Investment bankers at UBS can now take at least two hours of "personal time" a week in the latest attempt by a bank to retain staff with a better work-life balance. 

In a profession known for its gruelling schedules, banks around the world are trying to lighten workloads to lower stress levels, especially among junior bankers. 

The UBS policy, dubbed "take two", aims to give bankers more flexible hours without colleagues having to pick up too much slack. 

The scheme, which is offered to about 6,000 people working for UBS in investment banking globally, was initiated by investment bank president Andrea Orcel following a staff survey. 

"Our industry is often criticised for poor work-life balance, so we asked our employees to come up with ideas and find solutions to the issues that matter to them," the 53-year old banker told Reuters. 

Most banks struggle though to translate flexibility into viable policies as multi-billion deals are typically signed at night after days of non-stop negotiations, with junior bankers typically bearing the brunt of the work. 

Ambitious graduates often refer to the "magic roundabout" where they get a taxi home after dawn and leave it waiting while they get ready to return to work. 

Now banks, facing growing competition from technology companies, hedge funds and private equity firms who offer junior bankers better pay and hours, are having to act.

Earlier this year JPMorgan Chase & Co told its investment bank staff they should take weekends off unless they were working on a major deal. 

UBS, which is battling weak earnings with cost-cutting, says it wants to give investment bankers more flexibility. 

"You can't force people to work longer or shorter hours: people don't like being forced," said Orcel. 

"All you can ask for is that they get their job done, but at the same time grant them enough find a balance that works for them." 

Since May 4, junior and senior bankers working within the same team at UBS can use at least two hours per week for personal matters, as long as co-workers agree to cover for them. 

"It's a 'give and take' exercise: people take two but also need to give two when their colleagues are away," said Orcel, who joined UBS in 2012, adding it should free up time for family events or activities like sports training without any stigma.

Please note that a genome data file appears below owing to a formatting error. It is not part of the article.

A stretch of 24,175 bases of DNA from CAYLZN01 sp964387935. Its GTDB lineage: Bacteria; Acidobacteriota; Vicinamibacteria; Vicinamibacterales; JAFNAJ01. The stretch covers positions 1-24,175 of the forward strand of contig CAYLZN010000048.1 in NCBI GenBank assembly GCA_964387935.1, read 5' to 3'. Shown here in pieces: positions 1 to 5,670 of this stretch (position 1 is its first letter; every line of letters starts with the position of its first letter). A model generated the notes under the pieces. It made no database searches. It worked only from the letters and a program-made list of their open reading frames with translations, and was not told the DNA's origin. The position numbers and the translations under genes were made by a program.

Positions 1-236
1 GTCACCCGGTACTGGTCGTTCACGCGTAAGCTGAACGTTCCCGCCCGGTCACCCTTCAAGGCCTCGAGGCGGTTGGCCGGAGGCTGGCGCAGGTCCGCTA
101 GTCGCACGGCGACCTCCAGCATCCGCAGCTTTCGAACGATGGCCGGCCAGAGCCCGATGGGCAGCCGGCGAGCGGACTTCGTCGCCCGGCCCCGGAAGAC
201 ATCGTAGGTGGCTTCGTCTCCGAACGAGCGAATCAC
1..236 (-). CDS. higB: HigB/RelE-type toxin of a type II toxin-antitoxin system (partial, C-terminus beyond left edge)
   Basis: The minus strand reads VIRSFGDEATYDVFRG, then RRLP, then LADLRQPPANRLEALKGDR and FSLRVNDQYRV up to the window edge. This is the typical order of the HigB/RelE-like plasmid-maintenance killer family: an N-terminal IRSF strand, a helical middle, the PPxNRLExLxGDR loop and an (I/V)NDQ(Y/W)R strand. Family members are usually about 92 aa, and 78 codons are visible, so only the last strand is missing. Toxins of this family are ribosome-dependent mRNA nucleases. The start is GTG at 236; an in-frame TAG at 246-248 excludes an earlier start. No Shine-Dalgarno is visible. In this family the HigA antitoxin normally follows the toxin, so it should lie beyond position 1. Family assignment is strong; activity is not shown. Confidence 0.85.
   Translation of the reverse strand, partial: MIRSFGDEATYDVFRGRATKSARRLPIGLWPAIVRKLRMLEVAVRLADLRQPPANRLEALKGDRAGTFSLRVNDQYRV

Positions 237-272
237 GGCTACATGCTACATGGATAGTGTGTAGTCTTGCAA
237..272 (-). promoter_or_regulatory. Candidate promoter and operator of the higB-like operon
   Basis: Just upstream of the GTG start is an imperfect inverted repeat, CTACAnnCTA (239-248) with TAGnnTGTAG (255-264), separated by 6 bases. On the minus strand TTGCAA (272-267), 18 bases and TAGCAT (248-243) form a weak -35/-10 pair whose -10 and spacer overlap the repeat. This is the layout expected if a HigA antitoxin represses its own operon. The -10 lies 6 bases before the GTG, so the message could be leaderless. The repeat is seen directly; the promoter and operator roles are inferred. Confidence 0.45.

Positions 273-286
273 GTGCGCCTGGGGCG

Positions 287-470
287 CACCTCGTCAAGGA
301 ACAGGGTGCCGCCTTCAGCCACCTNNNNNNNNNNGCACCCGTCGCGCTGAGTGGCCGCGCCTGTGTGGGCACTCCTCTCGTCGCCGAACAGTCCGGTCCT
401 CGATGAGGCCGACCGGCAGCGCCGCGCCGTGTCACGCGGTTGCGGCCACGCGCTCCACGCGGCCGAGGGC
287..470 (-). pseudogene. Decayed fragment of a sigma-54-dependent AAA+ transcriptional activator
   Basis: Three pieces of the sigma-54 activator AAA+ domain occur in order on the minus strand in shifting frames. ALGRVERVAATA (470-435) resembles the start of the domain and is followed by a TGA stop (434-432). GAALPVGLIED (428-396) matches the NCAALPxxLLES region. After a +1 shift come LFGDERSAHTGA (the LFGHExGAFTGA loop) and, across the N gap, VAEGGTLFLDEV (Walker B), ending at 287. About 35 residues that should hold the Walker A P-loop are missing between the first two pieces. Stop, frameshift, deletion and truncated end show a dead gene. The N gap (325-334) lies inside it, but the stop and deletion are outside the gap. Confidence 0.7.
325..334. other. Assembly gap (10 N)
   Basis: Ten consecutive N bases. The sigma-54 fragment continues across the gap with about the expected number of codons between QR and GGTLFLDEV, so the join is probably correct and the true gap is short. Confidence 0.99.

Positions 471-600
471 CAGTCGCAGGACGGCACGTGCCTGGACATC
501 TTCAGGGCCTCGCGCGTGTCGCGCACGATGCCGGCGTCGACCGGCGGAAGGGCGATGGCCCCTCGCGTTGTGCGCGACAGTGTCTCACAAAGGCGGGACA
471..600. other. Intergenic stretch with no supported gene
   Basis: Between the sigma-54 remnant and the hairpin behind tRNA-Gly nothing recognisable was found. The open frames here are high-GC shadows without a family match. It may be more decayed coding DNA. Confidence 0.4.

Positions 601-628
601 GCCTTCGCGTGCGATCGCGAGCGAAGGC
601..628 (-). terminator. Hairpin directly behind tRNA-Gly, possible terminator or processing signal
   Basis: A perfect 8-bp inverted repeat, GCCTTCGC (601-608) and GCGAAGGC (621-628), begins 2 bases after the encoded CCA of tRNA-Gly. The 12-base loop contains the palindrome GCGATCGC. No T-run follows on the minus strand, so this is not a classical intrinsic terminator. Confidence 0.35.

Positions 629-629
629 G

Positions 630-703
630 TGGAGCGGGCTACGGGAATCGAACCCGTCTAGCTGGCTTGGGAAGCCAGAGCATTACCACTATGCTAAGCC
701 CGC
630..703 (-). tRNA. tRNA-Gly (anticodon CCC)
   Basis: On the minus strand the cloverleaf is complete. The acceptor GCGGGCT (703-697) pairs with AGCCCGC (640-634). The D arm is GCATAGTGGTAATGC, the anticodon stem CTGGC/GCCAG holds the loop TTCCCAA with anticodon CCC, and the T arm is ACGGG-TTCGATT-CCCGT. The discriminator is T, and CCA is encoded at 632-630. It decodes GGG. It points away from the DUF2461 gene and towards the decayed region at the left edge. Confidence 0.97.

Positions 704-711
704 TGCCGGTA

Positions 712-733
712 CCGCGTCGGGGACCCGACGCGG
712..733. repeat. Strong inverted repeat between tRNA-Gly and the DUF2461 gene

"In an ideal world we wouldn't need this initiative, it would happen anyway. But for now having a branded initiative takes away the concern of finishing early or starting late." 

UBS said 145 teams signed up to the plan in its first week. 

In 2013, a Bank of America Merrill Lynch intern died after allegedly working 72 hours without sleep. 

An inquest later ruled that he had died of natural causes, and BAML launched an internal review into working conditions for junior employees. 

Orcel said the workaholic culture needs to change and highlighted Copenhagen, where bank offices are empty at 5pm as staff collect children from school but then work from home. 

Credit Suisse seeks to make Friday nights special for staff

Meanwhile, Credit Suisse has told its staff to leave work by 7pm on a Friday and not return until at least Saturday lunchtime, unless a big deal is in the works. 

Dubbed "Protecting Friday Night", the Swiss bank's initiative is part of a wider drive by investment banks to soften their workaholic image and stop talented staff leaving for jobs in other areas such as technology or private equity. 

In an email dated May 23, Credit Suisse told its staff in the EMEA investment banking and capital markets department that they should leave the office by 7pm on a Friday and not return until at least midday on Saturday - unless a major deal is launching or imminent, bank insiders told Reuters. 

Such instructions may seem outlandish to people working in other industries, where leaving work on a Friday and having a drink with friends or a family meal is still the norm. 

But for bankers, particularly juniors, who frequently find themselves working into the small hours on Fridays and at weekends, the diktat may bring some relief. 

"We have given a great deal of thought into how we can provide some time off for our bankers," said Marisa Drew, co-head of EMEA Investment Banking and Capital Markets Division said.

She added that Credit Suisse had sought feedback, in particular from junior staff, on weekends and work-life balance.